Andrea Levy's acclaimed Small Island is a delicately wrought and profoundly moving novel of empire, prejudice, war, and love. It was awarded the 2004 Orange Prize for Fiction, the 2004 Whitbread Book of the Year Award, and the 2005 Commonwealth Writers Prize.
It is 1948, and England is recovering from a war. But at 21 Nevern Street, London, the conflict has only just begun. Queenie Bligh's neighbours do not approve when she agrees to take in Jamaican lodgers, but Queenie doesn't know when her husband will return or if he will come back at all. What else can she do?
Gilbert Joseph was one of the several thousand Jamaican men who joined the RAF to fight against Hitler. Returning to England as a civilian, he finds himself treated very differently. It's desperation that makes him remember a wartime friendship with Queenie and knock at her door. Gilbert's wife, Hortense, too, had longed to leave Jamaica and start a better life in England.
But when she joins him, she is shocked to find London shabby, decrepit, and far from the golden city of her dreams. Even Gilbert is not the man she thought he was.... Read by the author.
©2004 Andrea Levy (P)2015 Headline Digital
"Wonderful...seamless...a magnificent achievement." (Linda Grant)
"A cracking good read...I think what appealed to me most was the passion and anger in the writing all the way through, yet it was always leavened with a particularly wry sort of humour - the sort that, tho' you find yourself smiling, you at the same time realise you almost shouldn't be." (Margaret Forster)
I don't generally write reviews, but this performance merits special notice. Andrea Levy, the author of this compelling story, is a first-rate narrator, presenting her several characters and accents with convincing accuracy. The dialogue is natural and engaging, and her Jamaican characters are voiced with the full musicality of their language. A real listening pleasure!
Close to the top. The story is captivating.
I enjoyed the fact that the story is narrated by several different characters, each with a unique, and, at times, quite comical, perspective.
Ms. Levy breathed life into each quirky, fascinating character. She performed different accents extremely well.
The Clash Echoes.
I strongly recommend this nook.
"A breath taking saga."
I loved this audio book. I had chosen the book for my book group so listened to it after I'd read it.
I got so much more from it by doing this.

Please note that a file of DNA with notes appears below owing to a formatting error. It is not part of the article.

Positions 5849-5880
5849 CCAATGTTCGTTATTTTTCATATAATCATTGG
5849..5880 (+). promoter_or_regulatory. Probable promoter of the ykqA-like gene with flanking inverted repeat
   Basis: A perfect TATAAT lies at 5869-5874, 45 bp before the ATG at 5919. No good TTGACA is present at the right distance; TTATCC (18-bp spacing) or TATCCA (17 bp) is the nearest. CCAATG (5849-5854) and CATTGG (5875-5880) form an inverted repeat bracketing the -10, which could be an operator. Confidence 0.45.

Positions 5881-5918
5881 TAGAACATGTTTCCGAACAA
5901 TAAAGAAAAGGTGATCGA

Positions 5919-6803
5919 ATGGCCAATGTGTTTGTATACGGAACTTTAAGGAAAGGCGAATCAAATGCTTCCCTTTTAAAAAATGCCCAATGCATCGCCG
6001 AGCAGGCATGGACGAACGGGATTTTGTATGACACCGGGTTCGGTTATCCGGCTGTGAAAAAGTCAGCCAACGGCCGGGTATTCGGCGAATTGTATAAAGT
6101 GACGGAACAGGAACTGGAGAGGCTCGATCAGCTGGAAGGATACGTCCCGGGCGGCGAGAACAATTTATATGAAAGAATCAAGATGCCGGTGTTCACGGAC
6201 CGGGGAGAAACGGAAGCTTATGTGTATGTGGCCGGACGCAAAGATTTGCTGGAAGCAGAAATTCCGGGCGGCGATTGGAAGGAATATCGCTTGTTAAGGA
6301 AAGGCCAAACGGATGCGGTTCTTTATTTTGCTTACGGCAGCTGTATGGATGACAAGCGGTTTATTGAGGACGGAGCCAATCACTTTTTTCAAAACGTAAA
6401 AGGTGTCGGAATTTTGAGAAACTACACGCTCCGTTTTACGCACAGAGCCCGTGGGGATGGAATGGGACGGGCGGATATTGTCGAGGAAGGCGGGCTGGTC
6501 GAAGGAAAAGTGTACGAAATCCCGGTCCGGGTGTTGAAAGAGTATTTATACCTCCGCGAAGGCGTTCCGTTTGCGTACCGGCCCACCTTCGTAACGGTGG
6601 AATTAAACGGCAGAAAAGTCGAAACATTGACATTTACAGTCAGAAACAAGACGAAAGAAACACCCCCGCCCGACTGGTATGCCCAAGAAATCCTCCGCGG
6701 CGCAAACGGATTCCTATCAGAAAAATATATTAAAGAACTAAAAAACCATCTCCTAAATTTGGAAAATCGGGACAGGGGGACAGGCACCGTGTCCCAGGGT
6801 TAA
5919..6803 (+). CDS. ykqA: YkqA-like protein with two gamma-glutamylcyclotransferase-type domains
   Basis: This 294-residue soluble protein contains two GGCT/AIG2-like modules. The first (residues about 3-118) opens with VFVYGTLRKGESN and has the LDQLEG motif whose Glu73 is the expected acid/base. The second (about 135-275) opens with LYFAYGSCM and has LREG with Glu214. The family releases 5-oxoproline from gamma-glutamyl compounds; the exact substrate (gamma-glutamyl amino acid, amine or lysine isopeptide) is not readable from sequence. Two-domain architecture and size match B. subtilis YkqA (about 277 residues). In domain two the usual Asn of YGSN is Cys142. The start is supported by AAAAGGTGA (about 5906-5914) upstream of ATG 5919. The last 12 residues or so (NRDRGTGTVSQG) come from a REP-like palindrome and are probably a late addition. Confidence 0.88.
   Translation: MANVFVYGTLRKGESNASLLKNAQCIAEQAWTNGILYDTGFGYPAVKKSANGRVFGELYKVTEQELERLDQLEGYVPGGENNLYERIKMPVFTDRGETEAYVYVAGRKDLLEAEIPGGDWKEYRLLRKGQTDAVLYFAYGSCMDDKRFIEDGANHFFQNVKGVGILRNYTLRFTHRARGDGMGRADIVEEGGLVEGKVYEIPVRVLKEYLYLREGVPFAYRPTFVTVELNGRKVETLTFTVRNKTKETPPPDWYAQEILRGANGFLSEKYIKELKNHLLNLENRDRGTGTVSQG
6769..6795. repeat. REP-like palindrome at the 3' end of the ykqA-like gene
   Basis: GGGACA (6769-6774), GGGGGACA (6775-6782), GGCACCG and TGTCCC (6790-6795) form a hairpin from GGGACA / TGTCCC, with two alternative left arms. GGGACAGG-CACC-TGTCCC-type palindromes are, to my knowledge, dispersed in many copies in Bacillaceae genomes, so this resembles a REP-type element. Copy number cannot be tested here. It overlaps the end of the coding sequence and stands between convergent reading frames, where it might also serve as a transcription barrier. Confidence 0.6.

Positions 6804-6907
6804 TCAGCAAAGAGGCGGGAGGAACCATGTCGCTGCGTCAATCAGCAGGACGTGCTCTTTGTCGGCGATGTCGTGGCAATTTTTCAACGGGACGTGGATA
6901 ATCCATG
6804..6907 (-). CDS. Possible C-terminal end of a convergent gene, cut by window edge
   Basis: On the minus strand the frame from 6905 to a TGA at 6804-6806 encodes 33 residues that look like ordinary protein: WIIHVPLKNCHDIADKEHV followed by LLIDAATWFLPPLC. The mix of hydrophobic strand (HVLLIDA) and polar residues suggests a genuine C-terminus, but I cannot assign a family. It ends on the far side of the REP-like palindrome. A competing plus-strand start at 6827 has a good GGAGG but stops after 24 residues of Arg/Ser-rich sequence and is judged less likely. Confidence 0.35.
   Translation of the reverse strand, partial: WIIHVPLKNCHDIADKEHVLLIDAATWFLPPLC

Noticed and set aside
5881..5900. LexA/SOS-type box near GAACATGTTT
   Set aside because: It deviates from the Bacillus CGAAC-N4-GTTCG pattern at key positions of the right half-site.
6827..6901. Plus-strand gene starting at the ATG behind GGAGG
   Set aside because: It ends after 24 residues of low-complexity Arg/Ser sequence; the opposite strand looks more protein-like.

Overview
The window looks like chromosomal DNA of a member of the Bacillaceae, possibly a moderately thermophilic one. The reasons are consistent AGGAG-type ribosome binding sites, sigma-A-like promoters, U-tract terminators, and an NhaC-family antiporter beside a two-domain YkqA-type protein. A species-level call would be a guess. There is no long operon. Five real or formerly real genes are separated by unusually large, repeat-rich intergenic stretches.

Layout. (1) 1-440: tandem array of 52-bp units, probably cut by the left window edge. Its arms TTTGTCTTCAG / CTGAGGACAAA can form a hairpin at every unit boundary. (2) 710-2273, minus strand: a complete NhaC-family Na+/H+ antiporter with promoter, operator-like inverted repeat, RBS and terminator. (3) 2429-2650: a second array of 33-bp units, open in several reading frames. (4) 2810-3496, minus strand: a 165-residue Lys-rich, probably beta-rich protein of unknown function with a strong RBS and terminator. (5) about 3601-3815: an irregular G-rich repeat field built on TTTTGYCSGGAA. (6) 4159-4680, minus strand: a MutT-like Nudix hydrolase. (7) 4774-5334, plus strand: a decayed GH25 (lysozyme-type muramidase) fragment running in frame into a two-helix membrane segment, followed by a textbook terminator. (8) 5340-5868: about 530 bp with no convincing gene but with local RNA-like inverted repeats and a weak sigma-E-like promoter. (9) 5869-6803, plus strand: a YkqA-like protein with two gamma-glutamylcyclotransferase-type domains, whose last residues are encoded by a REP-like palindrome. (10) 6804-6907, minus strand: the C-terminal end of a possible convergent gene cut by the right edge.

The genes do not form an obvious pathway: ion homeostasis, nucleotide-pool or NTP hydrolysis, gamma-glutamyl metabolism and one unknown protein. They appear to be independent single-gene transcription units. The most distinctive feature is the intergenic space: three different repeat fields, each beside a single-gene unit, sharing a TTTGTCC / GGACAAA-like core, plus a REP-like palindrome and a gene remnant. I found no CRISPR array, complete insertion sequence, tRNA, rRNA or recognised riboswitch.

I was born in 1940 so was just a baby during the war and this was a real eye opener for me.
If ever Andrea Levy tires of writing she could surely earn a living with her talent for narrating!
Worth reading again.
Half of a Yellow Sun by Chimamanda Ngozi Adichie. This book also gave me insight into another culture.
Andrea Levy was superb in every role, but I particularly enjoyed Gilbert and Hortense. Some of their conversations are hilarious!
I highly recommend this book and will certainly read it again.
Excellent story. Loved the fact that the author read it especially the use of the accents. I was not expecting that ending. I would thoroughly recommend this book particularly if you are interesting in social history.
"A lovely easy to follow story"
I found this a very enjoyable book to listen to, easy to follow with only a few key characters. The story develops over time in a very elegant way.
The narrator (also the author) was excellent.
"An interesting historical perspective"
The characters are well written and it describes times past without being political or judgemental
It reminds me the Midwives series
The performance kept my interest and added to my enjoyment
Too many to pick out one
A sad realistic story that urges you to think more deeply about prejudice,
Thoroughly enjoyable listening and good story telling.
"History with Taste"
Andrea Levy is as awesome a narrator as she is an author. This is my first reading of Andrea Levy and l must say that she creates a mosaic of history with taste. I can relate for l appreciate the story, the nuances and the depth she threads into book. l am completely moved by the reality of her writing.
"You had to be there . . . . ."
This is a timely reminder of the amount of open bigotry, prejudice and discrimination that existed in this 'small island' after the 2nd WW. The Brexit debates are but a shallow reflection of this. Perhaps the main difference is that such attitudes are no longer the socially accepted norm . . . but scratch the surface and sadly much is still there.
I grew up in the 50's and can testify that such attitudes and behavior were both socially acceptable and the norm. I am sure that as a child I was a culprit and it was many years before I was able to free myself from such conditioning.
The book . . . . five stars say it. Read it and reflect on that small island does not have to equate to small minded
"A brilliant window into post-war multi-cultural GB"
The insight into moving to Britain after the second world war to find that despite all you have been told and all that you have done for the mother country, that you never feel accepted or welcome.
The characters. The characters make this story. Sure, the way each of their lives entwine is a little far-fetched but ultimately it makes for an incredibly compelling look at post-war multi-cultural Britain and how each of these people from these very different cultures and backgrounds adapts to a country that has in a way lost its identity following the horrors of the war.
I haven't but would be interested to pick another one up.
the mother country's unwanted children.
"A very moving story"
A very moving story with lots of smiles and also sadness, I could just imagine a scenario as this story.
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